We made our way out to the back pastures. At one point the road seemed to end at an embankment with a brushy mass . . . but with a quick switch to 4 wheel drive, Rich plowed over and through it all, into the ditch on the other side. With a little spinning of wheels in the sticky mud, we passed through and up the other side to meet up with Cletus, who was stopped and putting more twine into the bailer.
All this time, the fields are absolutely filled with butterflies. It is almost magickal! They flutter over the corn and the soybeans. They are everywhere! As we made it to the tractor, which was still running, Rich pointed out all the butterflies caught by the air intake. As we visited, I went over to the intake and started to pull the insects away from their trap and release them. Rich saw what I was doing, and climbed up into the tractor and turned it off. As I stood in front of the machine, the sudden end of suction freed all the butterflies, who flew up and away over my head. I laughed at the experience! A few were still stuck in the grill . . . gentle pulling allowed them to join the others.
These are good summer memories!
We then got back into his truck and continued up the hill to an overlook of the nest grove. A single parent bird screamed her red-tail hawk scream from time to time. In a neighboring grove, at the tops of a few old snags, two juvenile hawks sat in the sunshine, crying their juvenile hawk cries continually. We stopped and watched them for about a half hour, with me climbing out the window to sit on the edge, for a clear view over the roof of the truck.
It is at these times I wish I had a better camera. Perhaps soon I shall treat myself and buy one of those spotting scopes with camera attachment. The three birds stayed where they were, with only one of the juveniles moving to another location, but still visible. I watched them with my binoculars, and listened to them cry back and forth. Even if I had a camera, they were too far away to photograph. The fields were alive with butterflies. The tractor plodded along the valley scooping up the raked hay, occasionally stopping to plop out a large round bail. I hoped maybe one of them would fly down after a mouse, but they did not while we watched.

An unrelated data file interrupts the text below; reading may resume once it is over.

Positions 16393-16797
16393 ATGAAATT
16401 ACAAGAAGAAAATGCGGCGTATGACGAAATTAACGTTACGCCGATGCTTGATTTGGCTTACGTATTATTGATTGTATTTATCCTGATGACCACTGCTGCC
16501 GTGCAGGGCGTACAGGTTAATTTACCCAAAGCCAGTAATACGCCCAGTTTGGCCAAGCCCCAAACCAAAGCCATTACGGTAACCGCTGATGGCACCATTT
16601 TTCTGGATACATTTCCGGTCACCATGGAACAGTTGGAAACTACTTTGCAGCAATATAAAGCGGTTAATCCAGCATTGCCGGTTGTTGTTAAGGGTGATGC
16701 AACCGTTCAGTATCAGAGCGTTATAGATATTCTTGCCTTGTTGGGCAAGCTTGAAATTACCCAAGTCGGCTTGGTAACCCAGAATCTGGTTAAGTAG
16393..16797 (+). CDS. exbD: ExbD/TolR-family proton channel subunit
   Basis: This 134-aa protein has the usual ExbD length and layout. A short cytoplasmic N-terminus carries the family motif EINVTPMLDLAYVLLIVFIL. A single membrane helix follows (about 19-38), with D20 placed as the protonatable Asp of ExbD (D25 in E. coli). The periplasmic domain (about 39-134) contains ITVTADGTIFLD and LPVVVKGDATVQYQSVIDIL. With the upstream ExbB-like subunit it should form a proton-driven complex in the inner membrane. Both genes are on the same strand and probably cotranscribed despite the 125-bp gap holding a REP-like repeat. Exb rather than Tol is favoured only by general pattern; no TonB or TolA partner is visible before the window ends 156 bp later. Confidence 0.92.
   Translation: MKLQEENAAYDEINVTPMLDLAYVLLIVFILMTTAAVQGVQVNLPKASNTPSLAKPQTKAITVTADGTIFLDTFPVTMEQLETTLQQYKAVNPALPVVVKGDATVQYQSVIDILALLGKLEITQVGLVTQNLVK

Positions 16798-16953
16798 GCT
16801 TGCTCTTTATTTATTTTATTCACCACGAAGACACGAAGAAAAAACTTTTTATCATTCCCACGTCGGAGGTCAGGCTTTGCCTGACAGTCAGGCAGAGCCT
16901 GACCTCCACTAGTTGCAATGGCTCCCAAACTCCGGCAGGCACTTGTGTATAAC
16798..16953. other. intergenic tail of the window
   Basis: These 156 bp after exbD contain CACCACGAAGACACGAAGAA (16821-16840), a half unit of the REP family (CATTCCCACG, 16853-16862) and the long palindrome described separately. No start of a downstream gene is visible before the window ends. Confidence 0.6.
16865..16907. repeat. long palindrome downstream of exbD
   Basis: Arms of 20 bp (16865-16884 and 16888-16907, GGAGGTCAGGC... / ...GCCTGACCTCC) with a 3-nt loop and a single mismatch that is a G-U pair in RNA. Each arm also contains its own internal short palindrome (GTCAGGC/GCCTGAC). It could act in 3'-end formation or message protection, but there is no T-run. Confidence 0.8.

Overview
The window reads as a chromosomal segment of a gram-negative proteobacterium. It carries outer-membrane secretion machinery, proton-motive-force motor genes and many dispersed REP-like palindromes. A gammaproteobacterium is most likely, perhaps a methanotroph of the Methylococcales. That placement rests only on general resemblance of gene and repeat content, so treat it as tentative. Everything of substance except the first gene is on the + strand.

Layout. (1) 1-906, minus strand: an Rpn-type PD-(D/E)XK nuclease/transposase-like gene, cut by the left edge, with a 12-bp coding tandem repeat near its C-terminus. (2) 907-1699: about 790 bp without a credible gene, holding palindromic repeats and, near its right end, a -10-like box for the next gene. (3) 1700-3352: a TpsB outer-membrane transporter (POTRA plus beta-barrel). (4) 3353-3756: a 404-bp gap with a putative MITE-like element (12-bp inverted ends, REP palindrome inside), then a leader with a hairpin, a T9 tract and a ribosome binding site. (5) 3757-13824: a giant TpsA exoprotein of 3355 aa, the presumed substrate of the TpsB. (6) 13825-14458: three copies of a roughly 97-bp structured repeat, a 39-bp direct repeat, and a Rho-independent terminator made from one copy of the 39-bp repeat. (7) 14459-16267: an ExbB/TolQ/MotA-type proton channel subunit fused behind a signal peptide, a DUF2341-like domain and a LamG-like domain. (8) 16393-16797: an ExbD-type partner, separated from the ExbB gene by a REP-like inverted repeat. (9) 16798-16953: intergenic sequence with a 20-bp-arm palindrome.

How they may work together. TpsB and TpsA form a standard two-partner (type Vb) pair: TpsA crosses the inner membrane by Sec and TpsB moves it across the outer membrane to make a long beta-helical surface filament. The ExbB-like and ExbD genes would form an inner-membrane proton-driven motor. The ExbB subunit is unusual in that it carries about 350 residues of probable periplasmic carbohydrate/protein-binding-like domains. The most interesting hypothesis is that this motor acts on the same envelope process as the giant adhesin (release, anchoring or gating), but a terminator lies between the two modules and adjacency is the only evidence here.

The summer moves along, and soon it will be trapping season. These are exactly the kinds of birds I will be looking for . . . . juvenile hawks. Our Eastern birds sparkle with their white bellies. To watch them, to look forward to the upcoming season . . . . it is a delight! At heart, this is what falconry is to me. I love these birds! I love everything about them. I like to watch them, even if they are just sitting around doing nothing. I love even more interacting with them, and getting to see them perform their aerial maneuvers.
It is a sickness!
But it is a healthy sickness . . . and I'm glad we can practice it here!
Houston County, where I am living, in the South-East corner of Minnesota has begun a barn beautification / tourist project. Several landowners have consented to have some colorful "Barn Quits" placed on their classic (and sometimes not so classic) barns. Out of curiosity, I've started to look for several of them and will take pictures. I may not quest to find them all, but some will make for a nice post . . . . while I am still bird-less.